And just when you’ve accepted a strange cinematic style and a plot that has twisted dramatically and without reason they decide to do it again and the game of cat and mouse suddenly becomes swings and inverts to make the hunter into the hunted and once again confusion reigns as to exactly where the plot is heading and how the story will conclude. Honestly, the plot in this film feels more like 3 or 4 ideas slammed together and then quickly papered over so that they hope you don’t notice the joins than a really coherent or enjoyable story and that’s such a shame. I likened it afterwards to an artist never knowing when his painting is finished, when it’s right, working on and on, adding more and more until that original idea, the initial picture, is lost forever.

Not is all lost or bad with this film though. Oscar Isaac steals the show for me, coming from Inside Llewyn Davis you’d find him virtually unrecognisable and his performance has a real belief and power to it that makes you fully accept him and his character. And with Viggo Mortensen opposite you have a safe pair of hands, who apart from once in a while channelling his inner Matthew McConaughey, stunningly brings to life the mistrust, destruction and collapse into which his character’s life becomes embroils. But sadly, while the leading men in this film carry it through with power you cannot say the same about Kirsten Dunst. I never accepted that she was anything other than Kirsten Dunst in what appeared to be a cheap wig. And due to the enlarge facial close-ups that litter this film, too often we would be treated to an amplified shot of her eyes that rather than portray and older grown up lady, still seemed to shin with the scared naivety she gained in Jumanji.

The Two faces Of January - Kirsten Dunst Jumanji

And while I should probably now balance the scales with another positive element to the film, sadly, I can only highlight more negatives. Firstly the soundtrack just doesn’t seem to fit the music. It’s intrusively loud and seems to be used only to heighten and convey emotion. The orchestra get quicker as your heart is mate to start racing and BOOM – the action climaxes in front of you, but the volume is such that instead of massaging the impending senses that should build inside you, it stomps all over them and kills them off before they have any chance to seed, let alone grow.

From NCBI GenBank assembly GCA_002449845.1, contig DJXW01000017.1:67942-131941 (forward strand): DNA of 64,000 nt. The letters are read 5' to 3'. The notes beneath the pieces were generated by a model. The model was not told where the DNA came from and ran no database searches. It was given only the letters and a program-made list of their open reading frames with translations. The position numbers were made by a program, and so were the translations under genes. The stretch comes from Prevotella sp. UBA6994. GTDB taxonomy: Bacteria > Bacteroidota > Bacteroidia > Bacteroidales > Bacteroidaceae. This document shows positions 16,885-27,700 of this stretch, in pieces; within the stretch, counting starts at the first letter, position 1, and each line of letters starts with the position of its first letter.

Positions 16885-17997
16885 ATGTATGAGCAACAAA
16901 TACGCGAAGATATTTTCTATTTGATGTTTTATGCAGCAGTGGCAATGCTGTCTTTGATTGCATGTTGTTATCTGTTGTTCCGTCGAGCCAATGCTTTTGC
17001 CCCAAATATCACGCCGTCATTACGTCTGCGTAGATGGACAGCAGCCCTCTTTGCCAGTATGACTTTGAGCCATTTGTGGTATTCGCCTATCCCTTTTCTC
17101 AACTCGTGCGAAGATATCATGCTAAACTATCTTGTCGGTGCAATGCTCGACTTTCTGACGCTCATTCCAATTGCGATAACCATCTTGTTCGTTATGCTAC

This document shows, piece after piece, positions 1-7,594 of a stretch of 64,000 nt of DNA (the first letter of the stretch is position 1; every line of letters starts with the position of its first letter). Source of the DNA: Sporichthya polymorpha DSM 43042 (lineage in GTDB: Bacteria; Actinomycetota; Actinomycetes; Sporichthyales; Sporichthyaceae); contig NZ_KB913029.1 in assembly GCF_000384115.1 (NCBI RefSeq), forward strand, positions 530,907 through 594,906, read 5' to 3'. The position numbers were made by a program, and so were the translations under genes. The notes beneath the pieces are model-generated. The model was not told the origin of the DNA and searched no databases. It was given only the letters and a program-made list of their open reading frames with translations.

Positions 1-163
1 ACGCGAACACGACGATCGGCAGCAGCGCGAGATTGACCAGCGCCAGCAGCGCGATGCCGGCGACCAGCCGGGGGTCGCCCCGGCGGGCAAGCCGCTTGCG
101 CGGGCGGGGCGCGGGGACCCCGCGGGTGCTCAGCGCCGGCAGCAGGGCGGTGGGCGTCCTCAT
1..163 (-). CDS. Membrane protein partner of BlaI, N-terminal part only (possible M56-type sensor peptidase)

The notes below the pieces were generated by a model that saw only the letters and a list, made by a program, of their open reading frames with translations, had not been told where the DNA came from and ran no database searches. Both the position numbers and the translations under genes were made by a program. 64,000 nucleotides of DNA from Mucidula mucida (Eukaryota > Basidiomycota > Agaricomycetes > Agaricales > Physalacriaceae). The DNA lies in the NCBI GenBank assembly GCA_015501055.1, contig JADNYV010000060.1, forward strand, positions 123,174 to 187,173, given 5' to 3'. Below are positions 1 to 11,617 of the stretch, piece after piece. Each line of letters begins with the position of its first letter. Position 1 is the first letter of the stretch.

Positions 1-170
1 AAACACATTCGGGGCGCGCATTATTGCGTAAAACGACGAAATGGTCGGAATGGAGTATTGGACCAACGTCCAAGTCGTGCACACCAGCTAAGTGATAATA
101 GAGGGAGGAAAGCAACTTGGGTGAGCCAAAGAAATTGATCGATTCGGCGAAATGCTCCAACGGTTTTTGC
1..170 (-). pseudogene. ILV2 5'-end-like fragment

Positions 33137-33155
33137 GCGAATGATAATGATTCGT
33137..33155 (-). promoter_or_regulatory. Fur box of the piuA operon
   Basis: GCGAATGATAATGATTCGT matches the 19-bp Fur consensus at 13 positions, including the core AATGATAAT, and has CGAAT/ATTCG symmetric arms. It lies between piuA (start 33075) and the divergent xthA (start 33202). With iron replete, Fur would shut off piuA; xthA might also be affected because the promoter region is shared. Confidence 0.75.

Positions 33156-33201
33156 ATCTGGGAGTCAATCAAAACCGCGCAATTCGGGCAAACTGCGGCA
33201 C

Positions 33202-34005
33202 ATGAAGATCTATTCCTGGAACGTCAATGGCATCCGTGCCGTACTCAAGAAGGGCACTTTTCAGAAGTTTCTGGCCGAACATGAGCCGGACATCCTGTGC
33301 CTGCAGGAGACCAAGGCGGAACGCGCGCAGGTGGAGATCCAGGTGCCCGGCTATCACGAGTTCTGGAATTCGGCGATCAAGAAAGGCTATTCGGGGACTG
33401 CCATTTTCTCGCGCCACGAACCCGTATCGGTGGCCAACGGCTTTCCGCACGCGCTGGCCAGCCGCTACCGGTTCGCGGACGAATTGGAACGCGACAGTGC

But out of everything that’s gone before, this isn’t my biggest complaint. My biggest complaint is the pace. The Two Faces Of January isn’t a long film. In fact it tips the scale at a Hollywood crash diet of 100 minutes, but if you’d asked me afterwards how long I thought it was without looking at my watch I’d have placed it way beyond 2 hours and then some. It just seems to trudge along, getting ever slower and slower. Time almost seems to stand still and things plod slowly, monotonously, forward. I came out of the screening feeling confused, bewildered and virtually drained as a result. I really don’t know how it achieved such a dramatic and disappointing feat.

There seemed to be so much going for The Two Faces Of January, and as it started and I began to get involved I was sitting there thinking it was becoming a solid 8/10 film, but then the first twist knocked everything sideways and the longer it went on the more I was thinking 7/10 and then suddenly, the final, unwanted twist and unconvincing ending left me numbly convinced it was nothing more than 6/10. As a film, I think I’ll remember it more as a dramatic and prolonged fall from grace that anything worthwhile. In future, I’ll stick to The Thomas Crown Affair. Either version!

6 out of 10 stars (6 / 10)

Posted on by 5WC in Film First Edition